UNNATURAL CAUSES is inequality making us sick? HEALTH EQUITY research topics and resources to learn more
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Income & Wealth

Background: Perhaps the biggest predictor of one's health is one's wealth. It's not just the poor who are suffering; every step down the class pyramid corresponds to worse health. Study after study has shown that those at the top of the class pyramid live on average longer, healthier lives than the rest of us. The middle classes fare worse than those on the top, and the poor get sick more often and die sooner.

The greater the inequality in a society, the steeper the gradient. Currently, the United States has the greatest inequality among rich countries - and the worst health inequities. People in the middle are twice as likely to die prematurely (before age 65) as those on top; people at the bottom are three times as likely.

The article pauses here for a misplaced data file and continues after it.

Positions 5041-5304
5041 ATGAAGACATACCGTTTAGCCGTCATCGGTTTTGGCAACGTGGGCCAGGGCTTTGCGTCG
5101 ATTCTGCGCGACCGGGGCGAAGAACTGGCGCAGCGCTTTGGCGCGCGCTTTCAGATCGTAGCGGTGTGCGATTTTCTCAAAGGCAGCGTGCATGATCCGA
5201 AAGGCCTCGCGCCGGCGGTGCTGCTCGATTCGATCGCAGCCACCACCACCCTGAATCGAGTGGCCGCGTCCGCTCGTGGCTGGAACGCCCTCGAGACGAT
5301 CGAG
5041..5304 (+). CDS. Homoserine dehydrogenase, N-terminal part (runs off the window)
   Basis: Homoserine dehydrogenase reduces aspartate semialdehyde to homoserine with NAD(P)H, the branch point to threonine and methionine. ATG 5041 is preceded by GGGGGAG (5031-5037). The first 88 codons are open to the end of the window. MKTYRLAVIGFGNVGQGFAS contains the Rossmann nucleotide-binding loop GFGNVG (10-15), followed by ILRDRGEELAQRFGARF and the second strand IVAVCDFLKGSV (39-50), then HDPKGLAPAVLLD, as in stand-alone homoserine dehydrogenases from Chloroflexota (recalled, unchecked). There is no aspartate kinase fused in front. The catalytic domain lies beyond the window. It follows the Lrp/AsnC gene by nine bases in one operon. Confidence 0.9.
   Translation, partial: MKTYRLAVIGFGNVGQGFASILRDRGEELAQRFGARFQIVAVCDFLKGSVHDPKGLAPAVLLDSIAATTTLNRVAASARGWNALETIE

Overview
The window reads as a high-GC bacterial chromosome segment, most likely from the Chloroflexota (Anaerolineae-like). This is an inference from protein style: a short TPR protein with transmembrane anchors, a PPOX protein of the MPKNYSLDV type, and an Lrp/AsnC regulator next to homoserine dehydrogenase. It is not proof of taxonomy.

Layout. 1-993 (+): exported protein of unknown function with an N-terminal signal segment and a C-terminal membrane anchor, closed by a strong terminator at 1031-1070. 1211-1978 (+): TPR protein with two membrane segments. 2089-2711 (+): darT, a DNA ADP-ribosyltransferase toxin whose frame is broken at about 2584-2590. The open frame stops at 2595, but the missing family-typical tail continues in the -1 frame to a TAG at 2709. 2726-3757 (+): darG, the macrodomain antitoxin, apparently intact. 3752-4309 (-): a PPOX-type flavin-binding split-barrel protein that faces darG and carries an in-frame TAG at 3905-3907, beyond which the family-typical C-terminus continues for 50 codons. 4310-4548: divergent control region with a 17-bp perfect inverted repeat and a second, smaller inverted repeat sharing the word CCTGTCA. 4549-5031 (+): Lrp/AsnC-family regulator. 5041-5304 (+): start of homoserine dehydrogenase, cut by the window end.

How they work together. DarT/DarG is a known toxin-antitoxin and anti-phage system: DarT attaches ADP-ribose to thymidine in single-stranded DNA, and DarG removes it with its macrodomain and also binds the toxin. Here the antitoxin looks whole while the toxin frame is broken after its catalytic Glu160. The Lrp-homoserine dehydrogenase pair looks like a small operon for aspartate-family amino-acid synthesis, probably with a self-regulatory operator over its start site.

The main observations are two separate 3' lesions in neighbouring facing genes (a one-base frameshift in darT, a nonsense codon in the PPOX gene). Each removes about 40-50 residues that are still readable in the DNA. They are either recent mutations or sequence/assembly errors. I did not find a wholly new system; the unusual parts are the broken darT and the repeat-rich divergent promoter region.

The life expectancy of American men in the highest income group is 8 years longer than for men in the lowest income group, two and a half years longer than for the second highest income group. Wealthy women live almost 7 years longer than poor women. Children in low-income families are seven times as likely to be in poor or fair health as those in high-income families. Poorer adults are three times as likely to have a chronic disease that limits their activity; twice as likely to have diabetes, and are nearly 50% as likely to die of heart disease.

Wealth doesn't just bring more material comfort, it also provides financial security and access to resources that promote opportunities for better health. Higher income affects health at every age, from the beginning of life to adulthood and old age. For adults, wealth is tied to neighborhood quality, work conditions, food security, access to medical care, and the availability of buffers against stress.

For children, the impact of advantages or disadvantages is even greater, because the effect on health is cumulative. The greater proportion of life one spends at the upper end of the class spectrum, the more benefits accrue. Children from affluent families are more likely to grow up in a house owned by their parents and to live in a neighborhood with healthy food options, safe places to play, good schools, libraries and other quality public services all of which help set them on the path to a successful, healthy life.